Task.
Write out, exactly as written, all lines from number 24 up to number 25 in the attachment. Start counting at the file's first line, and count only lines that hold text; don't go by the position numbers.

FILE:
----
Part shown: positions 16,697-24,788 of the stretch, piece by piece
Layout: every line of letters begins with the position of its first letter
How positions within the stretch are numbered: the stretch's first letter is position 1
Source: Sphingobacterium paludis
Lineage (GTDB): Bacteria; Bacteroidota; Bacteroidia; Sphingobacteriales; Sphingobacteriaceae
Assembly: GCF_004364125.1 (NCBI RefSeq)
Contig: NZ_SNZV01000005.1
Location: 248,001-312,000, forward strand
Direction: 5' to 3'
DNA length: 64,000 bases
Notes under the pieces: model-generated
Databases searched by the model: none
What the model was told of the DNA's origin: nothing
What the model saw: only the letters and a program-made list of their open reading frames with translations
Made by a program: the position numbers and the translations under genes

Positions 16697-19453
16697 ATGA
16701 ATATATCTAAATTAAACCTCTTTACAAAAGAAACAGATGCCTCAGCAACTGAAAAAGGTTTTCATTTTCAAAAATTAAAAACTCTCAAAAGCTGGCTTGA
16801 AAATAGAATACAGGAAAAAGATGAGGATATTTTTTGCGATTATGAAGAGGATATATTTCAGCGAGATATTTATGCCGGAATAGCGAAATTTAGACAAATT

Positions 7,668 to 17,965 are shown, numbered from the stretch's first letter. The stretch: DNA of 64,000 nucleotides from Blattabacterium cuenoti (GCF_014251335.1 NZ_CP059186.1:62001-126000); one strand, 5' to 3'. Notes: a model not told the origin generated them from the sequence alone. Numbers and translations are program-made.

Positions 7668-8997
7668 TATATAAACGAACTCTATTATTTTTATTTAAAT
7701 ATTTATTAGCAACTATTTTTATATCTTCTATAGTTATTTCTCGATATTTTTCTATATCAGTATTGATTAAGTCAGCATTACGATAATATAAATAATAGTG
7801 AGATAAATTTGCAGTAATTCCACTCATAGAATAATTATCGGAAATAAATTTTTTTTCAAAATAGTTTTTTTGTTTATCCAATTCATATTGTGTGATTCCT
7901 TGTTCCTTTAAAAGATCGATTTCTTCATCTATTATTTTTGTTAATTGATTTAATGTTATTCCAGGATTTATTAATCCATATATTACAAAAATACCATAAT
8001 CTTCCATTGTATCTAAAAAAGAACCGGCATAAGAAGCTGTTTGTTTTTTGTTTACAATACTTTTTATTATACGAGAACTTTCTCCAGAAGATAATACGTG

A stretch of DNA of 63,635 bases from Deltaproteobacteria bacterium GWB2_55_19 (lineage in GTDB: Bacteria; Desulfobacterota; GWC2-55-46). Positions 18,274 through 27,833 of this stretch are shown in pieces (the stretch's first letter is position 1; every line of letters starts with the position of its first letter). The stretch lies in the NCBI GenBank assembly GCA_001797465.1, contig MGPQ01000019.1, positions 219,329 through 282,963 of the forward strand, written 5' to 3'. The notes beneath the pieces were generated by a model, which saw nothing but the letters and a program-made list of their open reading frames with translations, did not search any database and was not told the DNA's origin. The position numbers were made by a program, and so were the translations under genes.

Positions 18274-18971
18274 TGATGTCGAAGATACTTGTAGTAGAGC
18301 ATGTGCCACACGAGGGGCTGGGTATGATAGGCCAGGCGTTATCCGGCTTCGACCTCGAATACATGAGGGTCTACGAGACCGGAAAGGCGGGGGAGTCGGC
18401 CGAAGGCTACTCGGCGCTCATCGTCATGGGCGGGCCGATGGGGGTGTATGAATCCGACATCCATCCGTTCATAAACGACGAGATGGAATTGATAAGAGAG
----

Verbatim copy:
7801 AGATAAATTTGCAGTAATTCCACTCATAGAATAATTATCGGAAATAAATTTTTTTTCAAAATAGTTTTTTTGTTTATCCAATTCATATTGTGTGATTCCT
7901 TGTTCCTTTAAAAGATCGATTTCTTCATCTATTATTTTTGTTAATTGATTTAATGTTATTCCAGGATTTATTAATCCATATATTACAAAAATACCATAAT